On 21/11 we will have the open seminar "Global democracy, CrowdLaw, and the role of digital technologies" by José Luis Martí, Vice-rector of innovation and Associate Professor of law and political philosophy at UPF. SLIDES
Thursday 21/11 12:30 - 13:30h. Auditorium Poble Nou Campus (Roc Boronat 138). Open entry, no registration required.
"Global democracy, CrowdLaw, and the role of digital technologies". José Luis Martí, Vice-rector of innovation and Associate Professor of law and political philosophy , UPF
Abstract: Many of the most important threats our societies nowadays face (climate change, global inequalities, global health, immigration flows, nuclear security, digital security, etc.) are global or have a clear global dimension. The majority of international law and international relations scholars agree that the current global order does not respond effectively and legitimately to these new challenges. Some of them advocate for what has been called a global democracy agenda, which basically consists in several attempts to give the current global institutions -and the new ones we must probably create- more power under the condition of making them more legitimate from a democratic point of view. Given the difficulties of developing mechanisms of electoral democratic representation worldwide, all the efforts are currently put in developing new forms of non-electoral democratic legitimation. One of the most promising ideas there is the concept of Open Governance, and derived from that, the idea of CrowdLaw, both of them heavily dependent on digital technologies.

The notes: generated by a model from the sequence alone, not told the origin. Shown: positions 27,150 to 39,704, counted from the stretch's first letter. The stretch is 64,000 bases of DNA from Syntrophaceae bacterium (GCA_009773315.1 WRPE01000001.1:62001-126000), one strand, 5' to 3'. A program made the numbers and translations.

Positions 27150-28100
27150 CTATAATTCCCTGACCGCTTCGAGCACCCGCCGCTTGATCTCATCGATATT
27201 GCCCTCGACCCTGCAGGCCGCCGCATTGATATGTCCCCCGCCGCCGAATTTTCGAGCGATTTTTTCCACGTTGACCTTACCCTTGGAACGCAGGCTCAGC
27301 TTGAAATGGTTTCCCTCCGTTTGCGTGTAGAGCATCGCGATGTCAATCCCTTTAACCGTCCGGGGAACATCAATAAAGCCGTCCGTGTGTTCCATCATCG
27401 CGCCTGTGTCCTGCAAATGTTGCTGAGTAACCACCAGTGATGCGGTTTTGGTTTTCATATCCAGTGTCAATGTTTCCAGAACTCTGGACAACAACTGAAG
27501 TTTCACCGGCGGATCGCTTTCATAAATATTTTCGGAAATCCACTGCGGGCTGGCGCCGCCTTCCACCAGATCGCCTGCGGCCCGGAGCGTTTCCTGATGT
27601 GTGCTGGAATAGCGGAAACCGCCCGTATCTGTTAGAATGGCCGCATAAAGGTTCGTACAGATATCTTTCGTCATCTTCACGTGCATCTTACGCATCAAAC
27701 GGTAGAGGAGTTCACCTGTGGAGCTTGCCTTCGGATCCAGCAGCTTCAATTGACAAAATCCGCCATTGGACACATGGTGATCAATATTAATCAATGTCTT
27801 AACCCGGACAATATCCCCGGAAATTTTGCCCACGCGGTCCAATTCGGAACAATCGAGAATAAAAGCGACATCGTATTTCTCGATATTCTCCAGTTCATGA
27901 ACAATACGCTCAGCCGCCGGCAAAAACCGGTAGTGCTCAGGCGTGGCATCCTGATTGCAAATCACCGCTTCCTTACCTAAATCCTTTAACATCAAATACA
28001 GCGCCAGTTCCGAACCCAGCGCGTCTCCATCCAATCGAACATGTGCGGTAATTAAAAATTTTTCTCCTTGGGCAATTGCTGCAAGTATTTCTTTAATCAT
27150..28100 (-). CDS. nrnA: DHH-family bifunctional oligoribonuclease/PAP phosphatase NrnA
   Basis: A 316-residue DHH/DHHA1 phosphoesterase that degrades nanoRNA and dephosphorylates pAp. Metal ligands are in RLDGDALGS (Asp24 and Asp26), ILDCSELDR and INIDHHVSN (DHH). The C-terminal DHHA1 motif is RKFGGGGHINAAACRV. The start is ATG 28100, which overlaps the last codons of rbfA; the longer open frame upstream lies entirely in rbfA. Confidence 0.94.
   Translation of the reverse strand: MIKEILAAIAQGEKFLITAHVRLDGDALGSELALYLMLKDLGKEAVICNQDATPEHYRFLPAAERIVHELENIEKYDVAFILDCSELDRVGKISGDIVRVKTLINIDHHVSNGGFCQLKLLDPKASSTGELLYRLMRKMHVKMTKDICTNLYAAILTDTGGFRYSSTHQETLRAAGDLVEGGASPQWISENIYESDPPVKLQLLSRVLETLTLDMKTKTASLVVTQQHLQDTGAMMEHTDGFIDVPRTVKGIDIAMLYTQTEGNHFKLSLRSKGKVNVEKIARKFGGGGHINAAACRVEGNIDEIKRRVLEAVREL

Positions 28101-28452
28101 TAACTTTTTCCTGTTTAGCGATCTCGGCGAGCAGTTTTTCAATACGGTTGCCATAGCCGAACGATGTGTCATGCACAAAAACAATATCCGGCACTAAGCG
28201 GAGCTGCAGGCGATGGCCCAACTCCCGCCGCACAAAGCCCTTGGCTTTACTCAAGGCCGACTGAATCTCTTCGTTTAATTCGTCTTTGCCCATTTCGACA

José Luis Martí is Vice-rector of innovation and Associate Professor of law and political philosophy at Pompeu Fabra University of Barcelona. He does research on republicanism, global governance, and democratic theory (particularly on deliberative democracy, participatory democracy, and collective intelligence). He has published dozens of articles and several books, including La República Deliberativa (Marcial Pons, 2006), Deliberative Democracy and Its Discontents, co-edited with Samantha Besson (Ashgate, 2006), Legal Republicanism, also co-edited with Samantha Besson (Oxford University Press, 2009), and A Political Philosophy in Public Life, co-authored with Philip Pettit (Princeton University Press, 2010). He has been Laurance Rockefeller Visiting Fellow at the University Center for Human Values (Princeton University, 2008-2009) and Visiting Professor at University of Richmond (2014). He is now collaborating with the GovLab’s CrowdLaw project.
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